Inferior pubic ramus
|Inferior pubic ramus|
Right hip bone. External surface. (Inferior ramus of pubis labeled at bottom right.)
Pelvis. Inferior ramus is 4c.
|Latin||Ramus inferior ossis pubis|
|Anatomical terms of bone|
The inferior pubic ramus is a part of the pelvis and is thin and flat. It passes laterally and downward from the medial end of the superior ramus; it becomes narrower as it descends and joins with the inferior ramus of the ischium below the obturator foramen.
More popularly known as the "bum knuckle", the "bottom arse" or the "Paul Walker"
Its anterior surface is rough, for the origin of muscles—the Gracilis along its medial border, a portion of the Obturator externus where it enters into the formation of the obturator foramen, and between these two, the Adductores brevis and magnus, the former being the more medial.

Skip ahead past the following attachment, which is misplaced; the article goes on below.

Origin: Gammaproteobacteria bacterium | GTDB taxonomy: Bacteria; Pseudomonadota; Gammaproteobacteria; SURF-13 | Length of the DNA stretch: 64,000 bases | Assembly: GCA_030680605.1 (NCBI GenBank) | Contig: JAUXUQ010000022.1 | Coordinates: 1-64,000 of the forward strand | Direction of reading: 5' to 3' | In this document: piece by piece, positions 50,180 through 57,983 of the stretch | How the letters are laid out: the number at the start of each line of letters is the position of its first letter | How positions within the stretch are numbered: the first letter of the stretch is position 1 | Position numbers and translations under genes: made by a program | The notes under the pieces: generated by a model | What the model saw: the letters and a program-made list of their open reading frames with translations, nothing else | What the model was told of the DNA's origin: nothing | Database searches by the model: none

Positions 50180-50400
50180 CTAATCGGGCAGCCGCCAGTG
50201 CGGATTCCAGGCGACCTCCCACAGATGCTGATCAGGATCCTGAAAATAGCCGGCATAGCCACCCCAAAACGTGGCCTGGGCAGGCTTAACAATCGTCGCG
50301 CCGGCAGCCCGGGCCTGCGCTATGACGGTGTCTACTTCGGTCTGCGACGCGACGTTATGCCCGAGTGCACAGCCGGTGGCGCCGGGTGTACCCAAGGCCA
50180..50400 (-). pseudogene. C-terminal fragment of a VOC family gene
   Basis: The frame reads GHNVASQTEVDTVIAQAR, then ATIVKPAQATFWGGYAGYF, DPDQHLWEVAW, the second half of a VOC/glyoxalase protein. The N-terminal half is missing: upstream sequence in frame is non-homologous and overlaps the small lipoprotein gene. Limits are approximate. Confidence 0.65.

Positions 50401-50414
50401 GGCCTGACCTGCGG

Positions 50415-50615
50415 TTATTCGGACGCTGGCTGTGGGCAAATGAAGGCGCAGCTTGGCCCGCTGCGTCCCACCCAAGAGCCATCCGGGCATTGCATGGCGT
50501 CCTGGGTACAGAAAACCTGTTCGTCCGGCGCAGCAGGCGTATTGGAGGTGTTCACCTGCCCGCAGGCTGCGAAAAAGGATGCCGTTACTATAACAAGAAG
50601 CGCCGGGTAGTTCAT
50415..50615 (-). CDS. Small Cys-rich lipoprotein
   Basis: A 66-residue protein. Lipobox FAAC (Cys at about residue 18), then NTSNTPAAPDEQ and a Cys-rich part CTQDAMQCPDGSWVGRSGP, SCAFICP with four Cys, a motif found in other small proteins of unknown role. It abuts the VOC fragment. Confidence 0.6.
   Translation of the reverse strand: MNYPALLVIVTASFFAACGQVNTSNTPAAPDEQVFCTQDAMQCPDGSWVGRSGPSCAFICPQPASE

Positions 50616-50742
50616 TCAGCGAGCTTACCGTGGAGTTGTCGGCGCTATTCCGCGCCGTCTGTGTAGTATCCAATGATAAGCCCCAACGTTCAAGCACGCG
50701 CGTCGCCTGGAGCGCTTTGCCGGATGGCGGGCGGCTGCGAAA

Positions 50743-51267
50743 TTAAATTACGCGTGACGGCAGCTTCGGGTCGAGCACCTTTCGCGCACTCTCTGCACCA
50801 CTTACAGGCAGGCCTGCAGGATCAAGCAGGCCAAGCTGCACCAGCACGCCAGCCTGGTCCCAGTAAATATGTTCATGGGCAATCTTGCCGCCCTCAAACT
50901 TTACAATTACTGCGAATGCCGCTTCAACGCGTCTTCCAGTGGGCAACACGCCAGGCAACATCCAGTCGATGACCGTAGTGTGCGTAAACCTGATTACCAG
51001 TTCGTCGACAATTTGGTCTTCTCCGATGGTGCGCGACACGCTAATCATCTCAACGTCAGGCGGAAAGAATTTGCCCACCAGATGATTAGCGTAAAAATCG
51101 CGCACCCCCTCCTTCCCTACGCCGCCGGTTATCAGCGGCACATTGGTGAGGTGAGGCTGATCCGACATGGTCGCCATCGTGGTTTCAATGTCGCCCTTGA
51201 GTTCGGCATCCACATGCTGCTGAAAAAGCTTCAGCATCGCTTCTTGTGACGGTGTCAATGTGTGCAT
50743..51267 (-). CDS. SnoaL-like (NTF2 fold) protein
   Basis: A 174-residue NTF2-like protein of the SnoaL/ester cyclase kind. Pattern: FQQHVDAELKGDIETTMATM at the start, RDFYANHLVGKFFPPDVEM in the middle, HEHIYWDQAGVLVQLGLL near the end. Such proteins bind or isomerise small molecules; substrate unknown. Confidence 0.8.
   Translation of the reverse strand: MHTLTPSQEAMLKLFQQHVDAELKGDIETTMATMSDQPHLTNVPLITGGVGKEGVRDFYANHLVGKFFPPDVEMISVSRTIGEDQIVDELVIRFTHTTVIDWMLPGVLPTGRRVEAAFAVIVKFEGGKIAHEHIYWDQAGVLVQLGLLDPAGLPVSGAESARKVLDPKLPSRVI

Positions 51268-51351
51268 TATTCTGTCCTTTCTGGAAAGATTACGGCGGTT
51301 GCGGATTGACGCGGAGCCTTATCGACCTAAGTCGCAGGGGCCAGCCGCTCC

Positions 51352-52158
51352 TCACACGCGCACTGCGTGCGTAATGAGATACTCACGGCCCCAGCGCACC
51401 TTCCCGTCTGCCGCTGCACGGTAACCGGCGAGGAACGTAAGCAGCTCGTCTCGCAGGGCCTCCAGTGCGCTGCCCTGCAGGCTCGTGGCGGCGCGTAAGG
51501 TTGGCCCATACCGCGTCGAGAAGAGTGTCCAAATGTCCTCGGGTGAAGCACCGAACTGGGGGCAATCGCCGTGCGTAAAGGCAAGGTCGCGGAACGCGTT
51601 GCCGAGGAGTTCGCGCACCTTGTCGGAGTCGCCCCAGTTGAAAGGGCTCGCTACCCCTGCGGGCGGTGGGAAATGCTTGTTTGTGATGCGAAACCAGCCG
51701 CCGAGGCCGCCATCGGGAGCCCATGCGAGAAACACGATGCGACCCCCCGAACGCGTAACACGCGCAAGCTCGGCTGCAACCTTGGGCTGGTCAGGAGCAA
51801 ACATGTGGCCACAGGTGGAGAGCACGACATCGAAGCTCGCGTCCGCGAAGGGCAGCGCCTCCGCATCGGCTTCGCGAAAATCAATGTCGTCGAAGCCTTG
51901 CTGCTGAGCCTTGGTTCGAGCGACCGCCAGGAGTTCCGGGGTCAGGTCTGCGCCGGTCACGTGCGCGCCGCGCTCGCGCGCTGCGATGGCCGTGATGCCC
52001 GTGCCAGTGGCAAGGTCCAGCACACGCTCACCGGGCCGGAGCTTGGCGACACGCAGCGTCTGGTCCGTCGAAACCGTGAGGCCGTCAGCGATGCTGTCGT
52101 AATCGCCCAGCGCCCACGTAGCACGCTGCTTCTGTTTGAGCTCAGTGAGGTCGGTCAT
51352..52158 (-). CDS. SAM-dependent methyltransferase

In the female pelvis, the medial border is thick, rough, and everted, and presents two ridges, separated by an intervening space. The ridges extend downwards, and are continuous with similar ridges on the inferior ramus of the ischium;
- to the external ridge is attached the fascia of Colles
- to the internal ridge is attached the inferior fascia of the urogenital diaphragm
- Cross section image: pelvis/pelvis-e12-15 - Plastination Laboratory at the Medical University of Vienna
- pelvis at The Anatomy Lesson by Wesley Norman (Georgetown University) (pelvislateral)
|This human musculoskeletal system article is a stub. You can help Wikipedia by expanding it.|